Mr. Kamprad was said to be a former Nazi sympathizer following the Second World War.
In 1994, Swedish newspaper Expressen reported that Mr. Kamprad had contacts with Swedish fascist leader Per Engdahl in the 1940s and 1950s.
In a letter to employees, he admitted that he once had sympathies for the far-right leader and called it ‘a part of my life which I bitterly regret’.
In a 1998 book he co-authored Ikea’s history, he claimed he had been influenced as a child by his German grandmother’s strong support for Hitler.
The Ikea founder faced questions about his past again in 2011 after author Elisabeth Asbrink said he had been an active recruiter for a Swedish Nazi group.
She also claimed he remained close to sympathizers well after the Second World War.
The Swedish billionaire said his involvement was youthful ‘stupidity’ and the ‘greatest mistake’ of his life.
A self-confessed alcoholic, the Ikea founder admitted he had an ongoing problem with drink.
But he said he has it under control and that he ‘dries out’ three times a year.
He lived in semi-retirement with his wife Margaretha and the couple was often seen dining out in cheap restaurants and haggling over prices at their local market.
When a statue of him was erected in his Swedish hometown, he was invited to cut the ribbon.
He instead untied it, folded it, then gave it back to the mayor, telling him he could use it again.
Explaining his frugal nature, he said: ‘I am a bit tight with money, a sort of Swedish Scotsman. But so what?
‘If I start to acquire luxurious things then this will only incite others to follow suit. It’s important that leaders set an example.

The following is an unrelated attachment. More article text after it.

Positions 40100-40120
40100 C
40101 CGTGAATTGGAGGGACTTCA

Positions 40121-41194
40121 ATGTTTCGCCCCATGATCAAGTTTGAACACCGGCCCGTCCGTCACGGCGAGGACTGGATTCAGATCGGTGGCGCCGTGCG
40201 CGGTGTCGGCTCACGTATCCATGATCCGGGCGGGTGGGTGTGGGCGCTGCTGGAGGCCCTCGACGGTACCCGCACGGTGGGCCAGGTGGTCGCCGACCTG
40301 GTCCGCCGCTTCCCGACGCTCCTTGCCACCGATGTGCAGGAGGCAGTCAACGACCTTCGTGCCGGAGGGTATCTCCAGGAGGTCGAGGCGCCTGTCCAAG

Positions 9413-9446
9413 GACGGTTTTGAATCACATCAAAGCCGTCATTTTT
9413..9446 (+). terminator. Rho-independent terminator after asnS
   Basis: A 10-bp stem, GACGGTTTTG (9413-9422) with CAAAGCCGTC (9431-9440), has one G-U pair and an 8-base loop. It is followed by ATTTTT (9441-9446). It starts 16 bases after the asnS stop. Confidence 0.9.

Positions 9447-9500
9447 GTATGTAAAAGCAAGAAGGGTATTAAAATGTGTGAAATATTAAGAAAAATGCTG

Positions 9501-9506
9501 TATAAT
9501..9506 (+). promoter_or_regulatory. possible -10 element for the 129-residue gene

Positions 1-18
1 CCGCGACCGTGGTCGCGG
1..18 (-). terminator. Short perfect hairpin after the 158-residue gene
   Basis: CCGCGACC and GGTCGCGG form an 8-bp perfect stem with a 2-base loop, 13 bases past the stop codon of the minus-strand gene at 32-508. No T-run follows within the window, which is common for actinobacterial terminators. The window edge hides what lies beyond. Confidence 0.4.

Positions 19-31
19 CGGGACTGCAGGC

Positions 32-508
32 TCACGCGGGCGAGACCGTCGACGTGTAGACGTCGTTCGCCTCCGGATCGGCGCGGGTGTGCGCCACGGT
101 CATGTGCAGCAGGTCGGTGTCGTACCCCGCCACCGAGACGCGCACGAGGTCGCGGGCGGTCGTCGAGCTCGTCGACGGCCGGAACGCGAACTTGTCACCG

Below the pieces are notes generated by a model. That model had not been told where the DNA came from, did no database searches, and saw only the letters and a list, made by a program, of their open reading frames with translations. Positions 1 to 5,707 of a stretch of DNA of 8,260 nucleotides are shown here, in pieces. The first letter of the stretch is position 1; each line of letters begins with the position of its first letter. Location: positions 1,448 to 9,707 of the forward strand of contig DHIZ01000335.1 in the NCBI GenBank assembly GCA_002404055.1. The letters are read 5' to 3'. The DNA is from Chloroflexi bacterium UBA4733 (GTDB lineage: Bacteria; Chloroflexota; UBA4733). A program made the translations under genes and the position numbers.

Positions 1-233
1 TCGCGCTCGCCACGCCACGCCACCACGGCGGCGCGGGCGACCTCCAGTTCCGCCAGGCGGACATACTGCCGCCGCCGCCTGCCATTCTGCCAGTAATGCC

‘I look at the money I’m about to spend on myself and ask if Ikea’s customers could afford it.
‘From time to time I like to buy a nice shirt and cravat – and eat Swedish fish roe.’
Multinational Ikea, with hundreds of stores, has long been the world’s largest furniture retailer.
The company is run jointly by Mr. Kamprad’s three sons Peter, 44, Jonas, 41, and Mathias, 39.
Excerpts from a book published in the Swedish business newspaper Dagens Industri in 2013 claimed that Mr. Kamprad fought bitterly with his children over his fortune.
The authors of ‘Ikea: Moving to the Future’ alleged that a row broke out after Mr. Kamprad handed the company over to a group of Netherlands-based foundations in the 1980s.
They claimed there was a clause in the agreement which allowed him to claim funds for intellectual property rights, which his sons hired a lawyer to contest.
After news of his death was announced, celebrities came forward to pay tribute to the furniture magnate.
Furniture designer Jeff Banks said the Ikea boss’s creations radically changed how people made and designed products for homes.
In an eery foretelling, Mr. Kamprad was declared dead by a Swedish radio station in December last year.
The Twitter message sent out in error said: ‘Not ready UPDATE TIME Ingvar Kamprad dead.’
Ikea said in a statement: ‘The founder of IKEA and Ikano, and one of the greatest entrepreneurs of the 20th century, Ingvar Kamprad, has peacefully passed away, at his home in Smaland, Sweden, on the 27th of January.’
The company added: ‘He will be much missed and warmly remembered by his family and IKEA staff all around the world.’